Peer Review is a process that journals use to ensure the articles they publish represent the best scholarship currently available. When an article is submitted to a peer reviewed journal, the editors send it out to other scholars in the same field (the author's peers) to get their opinion on the quality of the scholarship, its relevance to the field, its appropriateness for the journal, etc.
Publications that don't use peer review (Time, Cosmo, Salon) just rely on the judgement of the editors whether an article is up to snuff or not. That's why you can't count on them for solid, scientific scholarship. --University of Texas at Austin
The databases listed in this Research Guide are available only to Truckee Meadows Community College students, faculty and staff. You will need your TMCC credentials (Username and Password) to access them off-campus.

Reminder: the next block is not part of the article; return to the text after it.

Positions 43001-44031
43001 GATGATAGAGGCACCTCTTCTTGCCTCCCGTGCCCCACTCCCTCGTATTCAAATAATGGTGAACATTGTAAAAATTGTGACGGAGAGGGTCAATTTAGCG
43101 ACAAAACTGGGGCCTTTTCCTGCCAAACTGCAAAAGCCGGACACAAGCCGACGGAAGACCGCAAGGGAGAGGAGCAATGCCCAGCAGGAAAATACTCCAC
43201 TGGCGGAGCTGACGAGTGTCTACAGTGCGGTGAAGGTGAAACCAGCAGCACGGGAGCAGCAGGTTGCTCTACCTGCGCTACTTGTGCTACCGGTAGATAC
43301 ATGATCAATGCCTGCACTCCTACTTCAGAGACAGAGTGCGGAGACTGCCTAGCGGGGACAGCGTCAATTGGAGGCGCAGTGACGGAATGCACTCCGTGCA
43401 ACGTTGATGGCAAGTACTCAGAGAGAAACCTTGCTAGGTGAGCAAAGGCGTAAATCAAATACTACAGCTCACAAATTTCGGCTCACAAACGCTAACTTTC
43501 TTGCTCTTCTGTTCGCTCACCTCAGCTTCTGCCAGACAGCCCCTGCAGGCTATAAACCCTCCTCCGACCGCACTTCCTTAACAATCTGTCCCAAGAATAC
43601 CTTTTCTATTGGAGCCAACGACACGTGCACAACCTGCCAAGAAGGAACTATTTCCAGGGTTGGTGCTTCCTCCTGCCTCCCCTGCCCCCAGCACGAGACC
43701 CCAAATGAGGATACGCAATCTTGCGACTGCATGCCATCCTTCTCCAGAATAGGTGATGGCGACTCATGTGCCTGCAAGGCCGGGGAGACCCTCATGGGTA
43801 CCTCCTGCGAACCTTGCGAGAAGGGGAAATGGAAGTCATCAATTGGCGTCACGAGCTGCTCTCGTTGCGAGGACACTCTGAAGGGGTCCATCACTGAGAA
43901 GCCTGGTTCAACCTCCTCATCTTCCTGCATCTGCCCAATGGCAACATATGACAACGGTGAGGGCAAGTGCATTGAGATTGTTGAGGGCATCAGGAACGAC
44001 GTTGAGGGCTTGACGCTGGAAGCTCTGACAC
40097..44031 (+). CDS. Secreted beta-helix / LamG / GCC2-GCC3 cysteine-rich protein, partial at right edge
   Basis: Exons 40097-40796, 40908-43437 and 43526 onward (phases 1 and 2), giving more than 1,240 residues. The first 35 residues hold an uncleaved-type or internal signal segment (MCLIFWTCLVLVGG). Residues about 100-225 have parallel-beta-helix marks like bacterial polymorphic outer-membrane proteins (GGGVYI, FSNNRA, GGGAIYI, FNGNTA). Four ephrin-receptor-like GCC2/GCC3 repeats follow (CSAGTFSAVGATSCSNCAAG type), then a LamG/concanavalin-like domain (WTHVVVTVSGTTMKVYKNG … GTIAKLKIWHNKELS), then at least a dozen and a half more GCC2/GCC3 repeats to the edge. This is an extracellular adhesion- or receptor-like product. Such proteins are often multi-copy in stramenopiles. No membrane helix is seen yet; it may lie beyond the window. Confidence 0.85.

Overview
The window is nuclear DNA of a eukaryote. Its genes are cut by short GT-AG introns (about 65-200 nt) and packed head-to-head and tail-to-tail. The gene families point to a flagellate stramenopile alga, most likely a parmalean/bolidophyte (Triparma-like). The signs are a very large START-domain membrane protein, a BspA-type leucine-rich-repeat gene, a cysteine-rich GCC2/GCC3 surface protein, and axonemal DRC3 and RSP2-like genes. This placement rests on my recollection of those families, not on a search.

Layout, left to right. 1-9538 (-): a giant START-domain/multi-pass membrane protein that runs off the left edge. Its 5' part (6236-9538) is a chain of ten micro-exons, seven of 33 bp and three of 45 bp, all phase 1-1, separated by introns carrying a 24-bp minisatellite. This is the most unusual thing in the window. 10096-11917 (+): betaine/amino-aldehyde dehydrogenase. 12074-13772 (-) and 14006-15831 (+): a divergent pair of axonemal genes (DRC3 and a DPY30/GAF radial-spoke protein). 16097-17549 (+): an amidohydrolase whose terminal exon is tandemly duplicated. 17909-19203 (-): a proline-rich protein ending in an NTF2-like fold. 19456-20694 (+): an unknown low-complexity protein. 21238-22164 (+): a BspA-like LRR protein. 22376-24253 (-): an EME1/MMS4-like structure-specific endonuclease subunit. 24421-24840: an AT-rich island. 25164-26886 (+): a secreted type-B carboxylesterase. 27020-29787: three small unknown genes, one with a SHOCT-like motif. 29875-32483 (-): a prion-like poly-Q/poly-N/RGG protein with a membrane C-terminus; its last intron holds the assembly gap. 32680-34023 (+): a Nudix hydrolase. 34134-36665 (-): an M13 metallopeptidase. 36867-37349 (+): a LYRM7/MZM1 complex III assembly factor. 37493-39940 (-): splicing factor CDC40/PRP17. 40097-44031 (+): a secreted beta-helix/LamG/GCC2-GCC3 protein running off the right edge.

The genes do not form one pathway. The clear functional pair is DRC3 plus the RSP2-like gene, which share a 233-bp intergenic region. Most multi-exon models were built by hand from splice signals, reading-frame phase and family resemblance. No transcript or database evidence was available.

Tips for Reading a Research Article
Read the Abstract. It consists of a brief summary of the research questions and methods. It may also state the findings. Because it is short and often written in dense psychological language, you may need to read it a couple of times. Try to restate the abstract in your own nontechnical language.
Modified from Net Lab
Log into PsycARTICLES.
Enter your search term. Once results are retrieved, look to the options on the left-hand side of the screen. Check Peer-Reviewed. The screen eliminates any articles not in a peer-reviewed journal. Then scroll down below the Peer-reviewed checkmark to Methodology. Click Methodology, then check Quantitative. Academic articles reporting statistical studies will be retrieved. Ask the Librarian for assistance if the search does not produce the type of article that you need.
In most of these databases, you must check Scholarly (Peer Reviewed) Journals, usually before you click Search, or modify the search after you have received your results. Check with the Reference Librarian to determine if a journal article is peer reviewed.